Over the 60 years to 2019-20, labour productivity (production per hour worked) grew at an average of 1.8% per year, which sounds small but compounds each year.
In the most recent of those decades, the decade to 2020, growth fell to just 1.1% – a drop of one-third.
If it remains that low we will be much worse off in decades to come than we would be if we could get back to the kind of growth we had.
That’s one of the reasons I was excited to work on the Productivity Commission’s second five-yearly productivity report, released today by Treasurer Jim Chalmers.
Victims of our own success
In some ways, Australia has been a victim of its success. It has a robust and highly productive economy, especially in mining and agriculture where it is among the world’s leaders.
But, as productivity growth in mining and agriculture has made us wealthier, we have demanded more services, such as holidays, housecleaning, childcare and after-school care, gyms and home-delivered food.
Now employing 90% of our workers and accounting for 80% of our economy, services are harder to make more productive, and as our population ages they are likely to account for an even greater share of what we do.
In government-funded non-market services such as health, education and public administration, measured labour productivity growth has been close to zero since the turn of the century.
If we want to continue to improve our standard of living, we are going to have to tackle productivity in services as well as in goods, including in human services that are usually provided off market by the government.
How to improve
Our report tackles the problem over nine volumes and 964 pages, coming up with 29 “reform directives” and 71 specific recommendations.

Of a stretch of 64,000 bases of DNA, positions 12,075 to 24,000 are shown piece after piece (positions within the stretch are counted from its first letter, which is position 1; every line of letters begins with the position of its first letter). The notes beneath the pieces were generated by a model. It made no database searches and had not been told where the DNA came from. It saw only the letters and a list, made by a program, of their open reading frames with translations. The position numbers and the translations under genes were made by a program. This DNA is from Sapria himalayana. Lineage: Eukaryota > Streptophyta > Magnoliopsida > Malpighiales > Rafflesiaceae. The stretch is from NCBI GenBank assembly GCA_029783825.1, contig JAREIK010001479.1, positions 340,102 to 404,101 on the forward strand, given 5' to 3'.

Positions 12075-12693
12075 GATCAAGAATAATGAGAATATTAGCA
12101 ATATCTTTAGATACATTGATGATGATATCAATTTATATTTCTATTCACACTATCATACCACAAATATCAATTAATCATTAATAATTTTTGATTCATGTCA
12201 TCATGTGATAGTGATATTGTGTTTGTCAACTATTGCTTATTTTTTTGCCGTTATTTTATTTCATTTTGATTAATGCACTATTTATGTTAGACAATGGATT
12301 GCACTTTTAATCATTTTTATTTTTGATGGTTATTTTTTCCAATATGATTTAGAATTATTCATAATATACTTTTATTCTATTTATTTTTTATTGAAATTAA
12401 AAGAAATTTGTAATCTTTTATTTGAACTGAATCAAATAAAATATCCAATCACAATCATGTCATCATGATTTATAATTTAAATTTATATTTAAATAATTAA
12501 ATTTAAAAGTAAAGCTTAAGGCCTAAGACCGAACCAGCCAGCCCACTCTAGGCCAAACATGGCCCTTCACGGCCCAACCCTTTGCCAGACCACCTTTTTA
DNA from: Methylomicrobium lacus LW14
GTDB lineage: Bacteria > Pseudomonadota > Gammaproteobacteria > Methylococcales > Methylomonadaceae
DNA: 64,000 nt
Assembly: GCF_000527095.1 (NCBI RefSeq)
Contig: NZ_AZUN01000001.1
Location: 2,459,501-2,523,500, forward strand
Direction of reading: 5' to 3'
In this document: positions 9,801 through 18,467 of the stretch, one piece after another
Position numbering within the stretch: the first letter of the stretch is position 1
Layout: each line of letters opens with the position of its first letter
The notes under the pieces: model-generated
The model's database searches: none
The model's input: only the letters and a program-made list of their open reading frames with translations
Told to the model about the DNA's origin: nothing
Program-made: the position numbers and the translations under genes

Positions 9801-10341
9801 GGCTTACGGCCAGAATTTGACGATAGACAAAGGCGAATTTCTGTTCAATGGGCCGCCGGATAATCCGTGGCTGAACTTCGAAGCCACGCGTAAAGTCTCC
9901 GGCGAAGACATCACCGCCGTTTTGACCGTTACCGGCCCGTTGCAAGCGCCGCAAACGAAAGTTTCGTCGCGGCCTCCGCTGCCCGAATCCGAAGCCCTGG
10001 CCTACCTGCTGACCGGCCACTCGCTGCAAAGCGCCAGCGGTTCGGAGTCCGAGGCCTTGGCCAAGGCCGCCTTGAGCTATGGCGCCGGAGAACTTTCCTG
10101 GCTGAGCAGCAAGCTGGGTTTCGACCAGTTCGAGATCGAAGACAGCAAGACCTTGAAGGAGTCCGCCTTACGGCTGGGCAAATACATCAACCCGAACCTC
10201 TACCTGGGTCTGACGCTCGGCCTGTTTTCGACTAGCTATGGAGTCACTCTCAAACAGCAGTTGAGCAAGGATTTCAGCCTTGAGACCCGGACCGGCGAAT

It focuses on five key themes:
- building a skilled and adaptable workforce
- harnessing data and digital technology and diffusing new ideas
- creating a more dynamic economy
- lifting productivity in the non-market sector
- securing net zero carbon emissions at least cost
I’ll give you a taste of our recommendations across three of these themes.
The uptake of telehealth and video conferencing during the pandemic shows how technology can improve productivity and increase access to services. We will need to better leverage these digital technologies, particularly in non-market services such as education and public administration.
In health, better connections can save lives. We need to fill the gaps using the mix of technology that will best allow all Australians to benefit from the digital connectivity revolution.
Data is also crucial. We need better linking of data to improve government-funded services and better rules around cybersecurity to protect that data.
Focus on outcomes rather than inputs